🔒 Billionaire Softbank founder lost millions on Bitcoin – The Wall Street Journal

DUBLIN – As Bitcoin prices have recovered from their late-December 2018 low of $2,900 to today’s $5,000, it’s worth reflecting again on the dangers of market timing. One of the most common mistakes that we make as investors is to follow the herd and buy when everyone else is buying. Indeed, it is the very fact that we do this that pushes prices upward. Rising prices are often little more than herd momentum. And, as the story below illustrates, it doesn’t matter who you are, we are all susceptible to this bad habit. Let the tale of Masayoshi Son – whose legendary investment acumen has turned him into a billionaire – serve as a reminder to us all that pride comes before a fall… in asset prices. – Felicity Duncan

SoftBank Founder Masayoshi Son Lost $130 Million on Bitcoin

By Rachael Levy and Liz Hoffman

(The Wall Street Journal) Masayoshi Son, the billionaire founder of SoftBank Group, made a huge personal bet on bitcoin just as prices for the digital currency peaked, losing more than $130 million when he sold out, according to people familiar with the matter.
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Mr. Son, who launched the world’s biggest venture-capital fund on the strength of his long-term investing acumen, made the investment at the recommendation of a well-known bitcoin booster, whose investment firm SoftBank bought in 2017, the people said.

The investment came at the peak of the bitcoin frenzy in late 2017 after the digital currency had already risen more than 10 fold that year. The exact size of the bet couldn’t be determined, but bitcoin peaked at nearly $20,000 in mid December 2017 and Mr. Son sold in early 2018 after bitcoin had plummeted, the people said.

Bitcoin closed Monday at $5,381.05.

Mr. Son is known for quick investment decisions and big risky bets, most of which have paid off. He decided to back Alibaba Group Holding Ltd. after spending just five minutes with its founder, Jack Ma. He took a half-hour to greenlight a $200 million investment in a startup that grows vegetables indoors.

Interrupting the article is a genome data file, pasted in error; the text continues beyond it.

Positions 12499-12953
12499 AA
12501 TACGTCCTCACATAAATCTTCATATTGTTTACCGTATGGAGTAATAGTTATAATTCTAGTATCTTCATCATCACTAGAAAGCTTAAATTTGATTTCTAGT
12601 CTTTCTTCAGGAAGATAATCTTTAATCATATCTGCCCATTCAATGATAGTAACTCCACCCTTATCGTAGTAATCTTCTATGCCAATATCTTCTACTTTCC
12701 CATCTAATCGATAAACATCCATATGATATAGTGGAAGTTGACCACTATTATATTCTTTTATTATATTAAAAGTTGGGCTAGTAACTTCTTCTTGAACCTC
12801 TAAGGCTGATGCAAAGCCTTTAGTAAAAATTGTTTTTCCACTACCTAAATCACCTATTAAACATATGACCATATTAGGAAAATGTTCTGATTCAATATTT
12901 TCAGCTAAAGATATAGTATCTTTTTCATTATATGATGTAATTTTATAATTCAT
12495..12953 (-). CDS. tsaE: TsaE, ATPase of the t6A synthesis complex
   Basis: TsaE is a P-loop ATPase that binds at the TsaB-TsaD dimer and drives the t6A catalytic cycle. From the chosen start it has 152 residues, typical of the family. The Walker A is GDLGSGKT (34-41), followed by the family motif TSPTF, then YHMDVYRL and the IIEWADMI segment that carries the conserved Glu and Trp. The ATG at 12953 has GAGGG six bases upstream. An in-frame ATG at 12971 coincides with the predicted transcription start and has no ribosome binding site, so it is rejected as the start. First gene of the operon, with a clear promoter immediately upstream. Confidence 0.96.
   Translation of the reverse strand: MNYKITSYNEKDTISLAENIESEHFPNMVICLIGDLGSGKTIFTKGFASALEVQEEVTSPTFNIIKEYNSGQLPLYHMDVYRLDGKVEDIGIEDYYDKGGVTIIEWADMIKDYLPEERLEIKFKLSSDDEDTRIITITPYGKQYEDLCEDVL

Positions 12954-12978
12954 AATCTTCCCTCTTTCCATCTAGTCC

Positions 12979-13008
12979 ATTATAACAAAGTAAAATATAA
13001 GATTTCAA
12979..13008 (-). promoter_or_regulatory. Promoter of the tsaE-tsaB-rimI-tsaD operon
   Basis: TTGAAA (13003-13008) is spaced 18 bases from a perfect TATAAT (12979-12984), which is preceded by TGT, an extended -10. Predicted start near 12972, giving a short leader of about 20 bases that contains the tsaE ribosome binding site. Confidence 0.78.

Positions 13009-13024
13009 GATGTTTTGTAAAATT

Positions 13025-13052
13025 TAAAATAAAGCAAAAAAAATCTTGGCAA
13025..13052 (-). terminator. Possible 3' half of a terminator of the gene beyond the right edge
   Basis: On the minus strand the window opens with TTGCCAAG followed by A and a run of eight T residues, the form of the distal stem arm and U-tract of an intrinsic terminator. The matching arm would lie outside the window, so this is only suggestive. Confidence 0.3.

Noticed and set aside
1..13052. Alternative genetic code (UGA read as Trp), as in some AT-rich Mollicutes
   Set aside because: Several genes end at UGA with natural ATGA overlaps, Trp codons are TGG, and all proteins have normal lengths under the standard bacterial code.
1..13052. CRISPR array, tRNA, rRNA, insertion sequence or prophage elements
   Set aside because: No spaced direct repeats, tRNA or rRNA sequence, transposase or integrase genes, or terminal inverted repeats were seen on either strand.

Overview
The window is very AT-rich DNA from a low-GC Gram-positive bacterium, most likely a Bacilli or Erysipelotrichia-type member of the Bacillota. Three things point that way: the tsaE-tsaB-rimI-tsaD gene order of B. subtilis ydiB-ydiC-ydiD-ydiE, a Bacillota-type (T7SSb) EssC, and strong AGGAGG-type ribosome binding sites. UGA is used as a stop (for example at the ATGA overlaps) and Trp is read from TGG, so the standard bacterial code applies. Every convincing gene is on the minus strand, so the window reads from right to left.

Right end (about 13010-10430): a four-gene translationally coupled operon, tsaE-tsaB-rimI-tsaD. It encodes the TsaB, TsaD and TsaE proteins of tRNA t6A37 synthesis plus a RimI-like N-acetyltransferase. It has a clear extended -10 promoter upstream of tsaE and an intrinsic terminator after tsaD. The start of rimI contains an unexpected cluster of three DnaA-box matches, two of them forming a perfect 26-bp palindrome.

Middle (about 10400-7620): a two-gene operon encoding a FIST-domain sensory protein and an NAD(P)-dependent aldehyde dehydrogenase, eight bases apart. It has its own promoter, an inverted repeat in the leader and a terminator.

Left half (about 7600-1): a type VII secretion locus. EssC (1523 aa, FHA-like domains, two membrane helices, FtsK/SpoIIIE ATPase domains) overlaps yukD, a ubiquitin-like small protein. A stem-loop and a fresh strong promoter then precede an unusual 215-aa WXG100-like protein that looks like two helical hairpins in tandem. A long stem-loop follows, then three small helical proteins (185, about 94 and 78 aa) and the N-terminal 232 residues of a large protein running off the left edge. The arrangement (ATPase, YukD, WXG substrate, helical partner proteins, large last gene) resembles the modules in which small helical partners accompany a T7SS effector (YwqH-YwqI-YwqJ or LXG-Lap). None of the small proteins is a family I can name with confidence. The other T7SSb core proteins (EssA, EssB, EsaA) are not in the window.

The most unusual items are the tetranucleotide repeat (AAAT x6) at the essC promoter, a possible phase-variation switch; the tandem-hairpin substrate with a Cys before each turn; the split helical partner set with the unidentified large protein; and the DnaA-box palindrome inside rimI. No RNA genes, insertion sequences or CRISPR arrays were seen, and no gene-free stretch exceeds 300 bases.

Mr. Son’s previously unreported loss shows that even some of the world’s most sophisticated and wealthiest investors got caught up in the frenzy. With a net worth estimated by Bloomberg LP at $19 billion, Mr. Son will hardly notice, though it dents his reputation as a patient and prophetic investor.

A SoftBank spokesman declined to comment on Mr. Son’s behalf.

Mr. Son was encouraged to make the investment by Peter Briger, the co-chairman of asset manager Fortress Investment Group, the people said. SoftBank bought Fortress in February 2017, inheriting the asset manager’s bitcoin reserves along with its more traditional investment funds.

Fortress under Mr. Briger first bought bitcoin in 2013, when it was still a fringe technology used mainly in the darker corners of web commerce. By the time the SoftBank deal was completed, its holdings were worth more than $150 million.

Mr. Briger declined to comment through a spokesman.

Mr. Son built SoftBank mostly on long-term technology investments and used his record to launch the $100 billion SoftBank Vision Fund. The fund, backed by the government investment fund of Saudi Arabia, owns big stakes in Uber Technologies Inc. and WeWork Cos., and has been credited with driving up valuations of some of the biggest private technology companies.

The Vision Fund is facing a test of its success with the coming initial public offering of Uber, which is aiming for a valuation of as much as $100 billion, below previous expectations but still above where the fund invested.

Even as it looks ahead to futuristic technology, SoftBank’s most immediate problem is its controlling stake in U.S. mobile phone company Sprint Corp. The 2013 deal has weighed down the conglomerate with debt, limiting its investing options.

Last week The Wall Street Journal reported that Sprint and T-Mobile’s merger had been challenged by U.S. Justice Department staff lawyers, who expressed concerns that the all-stock deal would threaten competition.

Sprint, hoping for approval, said in a regulatory filing last week: “Sprint is in a very difficult situation that is only getting worse. Sprint is not on a sustainable competitive path.”

Write to Rachael Levy at [email protected] and Liz Hoffman at [email protected]

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